There are three components to increasing fitness: frequency, duration and intensity. White-Corey advises that beginners start with increasing their frequency first, then work on their duration, before they focus on the intensity of their workouts. This is the best way to avoid injury when you’re beginning to introduce activity into your lifestyle and striving to keep it consistent. It’s easy to lose motivation if you experience injury, or do too much, too quickly and then feel too sore to continue.

No matter what activity you chose to pick up, it’s important to consult your health care provider before jumping into it. They may recommend modifications to certain exercises or activities and can advise you on how to avoid injury.

2. Think positive

Some days, it can be difficult to motivate yourself to go for a walk or catch that exercise class, especially if you don’t think you can complete it.

“It’s easy to undermine yourself before you even get started,” White-Corey said. “Maintaining a positive outlook can help you stay in the habit of regular exercise, and to improve your conditioning.”

On days that you doubt your ability to complete a workout, ask yourself if you’re feeling physical or mental exhaustion. If you find yourself thinking, “I can’t do it,” but your body feels fine otherwise, White-Corey suggests coming up with a positive mantra to push those undermining thoughts aside, such as “I am strong, powerful, and capable of great athletic feats.” Once that pessimistic barrier is removed, you might find yourself feeling accomplished or even setting a new personal record.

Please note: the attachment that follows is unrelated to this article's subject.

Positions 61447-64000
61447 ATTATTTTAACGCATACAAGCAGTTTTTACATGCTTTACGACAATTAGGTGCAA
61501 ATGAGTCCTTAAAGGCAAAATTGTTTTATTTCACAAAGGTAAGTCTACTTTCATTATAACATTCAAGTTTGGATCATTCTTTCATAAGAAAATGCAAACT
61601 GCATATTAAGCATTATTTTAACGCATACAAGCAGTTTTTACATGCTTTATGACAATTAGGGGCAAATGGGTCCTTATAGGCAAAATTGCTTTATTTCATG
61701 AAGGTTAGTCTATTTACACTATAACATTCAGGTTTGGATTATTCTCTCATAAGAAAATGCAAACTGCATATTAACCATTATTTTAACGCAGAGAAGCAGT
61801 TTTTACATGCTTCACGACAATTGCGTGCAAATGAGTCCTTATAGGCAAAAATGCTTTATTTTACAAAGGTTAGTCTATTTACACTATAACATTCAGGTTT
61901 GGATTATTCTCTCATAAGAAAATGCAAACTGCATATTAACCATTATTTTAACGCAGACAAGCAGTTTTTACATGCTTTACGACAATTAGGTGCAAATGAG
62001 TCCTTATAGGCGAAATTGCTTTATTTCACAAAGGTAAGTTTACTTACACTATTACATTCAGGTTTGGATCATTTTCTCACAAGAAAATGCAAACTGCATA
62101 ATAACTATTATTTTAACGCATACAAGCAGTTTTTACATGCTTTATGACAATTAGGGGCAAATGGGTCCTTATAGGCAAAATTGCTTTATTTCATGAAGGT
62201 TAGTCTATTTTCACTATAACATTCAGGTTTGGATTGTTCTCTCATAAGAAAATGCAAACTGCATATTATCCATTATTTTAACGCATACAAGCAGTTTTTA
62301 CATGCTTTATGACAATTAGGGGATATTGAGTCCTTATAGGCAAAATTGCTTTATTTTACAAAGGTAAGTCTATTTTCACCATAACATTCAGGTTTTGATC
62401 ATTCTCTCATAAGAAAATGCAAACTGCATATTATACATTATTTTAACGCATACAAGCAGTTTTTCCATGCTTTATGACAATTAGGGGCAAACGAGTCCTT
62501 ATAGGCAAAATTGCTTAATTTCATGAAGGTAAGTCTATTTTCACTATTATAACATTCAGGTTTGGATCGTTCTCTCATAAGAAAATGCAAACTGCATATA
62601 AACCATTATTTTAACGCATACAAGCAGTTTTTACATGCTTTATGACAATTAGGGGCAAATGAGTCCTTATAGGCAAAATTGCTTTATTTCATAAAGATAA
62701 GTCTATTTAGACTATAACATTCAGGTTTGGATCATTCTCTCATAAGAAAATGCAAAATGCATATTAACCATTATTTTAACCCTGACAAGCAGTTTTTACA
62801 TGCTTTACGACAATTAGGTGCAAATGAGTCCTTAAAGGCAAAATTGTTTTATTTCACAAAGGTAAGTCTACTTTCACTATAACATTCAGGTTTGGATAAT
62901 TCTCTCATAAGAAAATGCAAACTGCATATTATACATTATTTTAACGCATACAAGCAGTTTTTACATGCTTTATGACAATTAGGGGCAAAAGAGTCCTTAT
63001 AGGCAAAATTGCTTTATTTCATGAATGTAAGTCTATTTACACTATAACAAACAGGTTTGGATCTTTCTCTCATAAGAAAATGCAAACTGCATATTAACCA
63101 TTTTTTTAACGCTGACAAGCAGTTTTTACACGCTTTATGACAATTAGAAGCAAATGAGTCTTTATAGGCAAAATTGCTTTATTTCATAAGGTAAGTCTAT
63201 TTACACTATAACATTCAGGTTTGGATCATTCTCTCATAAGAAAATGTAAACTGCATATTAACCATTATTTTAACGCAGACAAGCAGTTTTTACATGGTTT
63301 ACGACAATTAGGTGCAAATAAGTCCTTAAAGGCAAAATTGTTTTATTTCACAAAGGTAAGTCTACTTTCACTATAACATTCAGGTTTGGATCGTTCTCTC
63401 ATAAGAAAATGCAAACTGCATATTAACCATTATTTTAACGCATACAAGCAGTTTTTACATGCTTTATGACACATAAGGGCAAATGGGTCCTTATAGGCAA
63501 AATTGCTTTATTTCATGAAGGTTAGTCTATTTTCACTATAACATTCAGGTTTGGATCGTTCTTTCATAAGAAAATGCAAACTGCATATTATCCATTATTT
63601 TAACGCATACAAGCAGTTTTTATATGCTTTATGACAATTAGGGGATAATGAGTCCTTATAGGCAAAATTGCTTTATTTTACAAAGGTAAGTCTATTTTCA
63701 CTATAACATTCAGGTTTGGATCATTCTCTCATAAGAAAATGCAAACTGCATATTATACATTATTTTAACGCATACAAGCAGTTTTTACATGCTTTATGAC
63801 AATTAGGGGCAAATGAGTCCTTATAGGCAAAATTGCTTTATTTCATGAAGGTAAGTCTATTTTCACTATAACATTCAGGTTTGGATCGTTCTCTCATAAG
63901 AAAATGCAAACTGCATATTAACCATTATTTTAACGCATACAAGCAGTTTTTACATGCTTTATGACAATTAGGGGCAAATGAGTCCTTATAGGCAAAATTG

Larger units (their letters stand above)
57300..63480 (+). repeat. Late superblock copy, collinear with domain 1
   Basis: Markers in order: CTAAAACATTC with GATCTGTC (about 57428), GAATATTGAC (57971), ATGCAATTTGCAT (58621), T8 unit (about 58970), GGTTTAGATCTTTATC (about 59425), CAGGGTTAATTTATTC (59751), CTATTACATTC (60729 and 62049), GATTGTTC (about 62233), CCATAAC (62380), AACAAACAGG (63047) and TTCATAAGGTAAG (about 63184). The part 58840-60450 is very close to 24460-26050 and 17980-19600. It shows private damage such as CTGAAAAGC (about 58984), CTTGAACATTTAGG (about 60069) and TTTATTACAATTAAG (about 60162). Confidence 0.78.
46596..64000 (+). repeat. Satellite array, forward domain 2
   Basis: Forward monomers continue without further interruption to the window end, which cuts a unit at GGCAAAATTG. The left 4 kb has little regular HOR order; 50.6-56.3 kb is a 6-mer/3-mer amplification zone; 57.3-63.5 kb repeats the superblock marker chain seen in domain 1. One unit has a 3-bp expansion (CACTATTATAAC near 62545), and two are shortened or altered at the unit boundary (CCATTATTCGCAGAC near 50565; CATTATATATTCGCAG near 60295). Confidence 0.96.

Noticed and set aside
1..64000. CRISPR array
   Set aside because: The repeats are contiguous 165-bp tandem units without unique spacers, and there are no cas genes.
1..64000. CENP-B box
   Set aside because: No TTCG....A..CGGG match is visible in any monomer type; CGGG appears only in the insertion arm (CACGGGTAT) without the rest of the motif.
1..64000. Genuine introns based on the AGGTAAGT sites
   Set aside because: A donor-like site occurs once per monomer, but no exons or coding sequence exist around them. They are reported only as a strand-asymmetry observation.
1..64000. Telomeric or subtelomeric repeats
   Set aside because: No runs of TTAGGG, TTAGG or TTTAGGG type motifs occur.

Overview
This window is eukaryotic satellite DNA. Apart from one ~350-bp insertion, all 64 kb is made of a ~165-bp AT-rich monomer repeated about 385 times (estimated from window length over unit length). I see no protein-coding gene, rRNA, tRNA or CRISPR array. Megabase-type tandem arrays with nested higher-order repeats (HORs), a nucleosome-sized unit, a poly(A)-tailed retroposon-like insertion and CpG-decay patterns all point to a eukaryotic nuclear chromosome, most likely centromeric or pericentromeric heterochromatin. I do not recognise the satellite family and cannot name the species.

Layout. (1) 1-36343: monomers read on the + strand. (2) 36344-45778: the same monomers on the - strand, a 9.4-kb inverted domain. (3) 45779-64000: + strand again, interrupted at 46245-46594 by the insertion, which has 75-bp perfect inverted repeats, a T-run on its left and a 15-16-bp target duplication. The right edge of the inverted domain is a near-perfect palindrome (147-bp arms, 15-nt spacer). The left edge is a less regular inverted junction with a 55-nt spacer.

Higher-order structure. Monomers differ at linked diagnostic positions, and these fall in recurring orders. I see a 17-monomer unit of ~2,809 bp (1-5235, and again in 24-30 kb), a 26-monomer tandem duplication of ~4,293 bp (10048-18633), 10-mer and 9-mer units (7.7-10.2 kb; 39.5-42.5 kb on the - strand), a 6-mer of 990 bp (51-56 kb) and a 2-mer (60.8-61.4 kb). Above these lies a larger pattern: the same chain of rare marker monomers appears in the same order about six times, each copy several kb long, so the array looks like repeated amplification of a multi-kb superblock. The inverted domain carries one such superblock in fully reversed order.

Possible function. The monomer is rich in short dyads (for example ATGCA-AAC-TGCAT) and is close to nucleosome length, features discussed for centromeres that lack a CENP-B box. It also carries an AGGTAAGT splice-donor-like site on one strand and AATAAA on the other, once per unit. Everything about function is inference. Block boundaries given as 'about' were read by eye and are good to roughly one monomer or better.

3. Find your motivation

Getting started can be the most challenging aspect of exercising. Whether your goal is to lose weight, look better or something more specific to your life, it’s important to find your motivation. You can’t expect to make physical activity a habit, if you don’t have a drive to keep with it.

If setting goals motivates you, White-Corey advises starting with something measurable and realistic. For example, if you are trying to increase the amount of weight you lift, keep a specific number in mind and give yourself an appropriate amount of time to achieve that level. Even training for an event can help you increase your fitness and keep you motivated, just remember to take the necessary amount of time to adequately prepare before the event occurs.

4. Have fun

Who wants to spend 150 minutes a week doing something they strongly dislike? No one. If you despise the idea of running, there’s no reason to force yourself to run a marathon.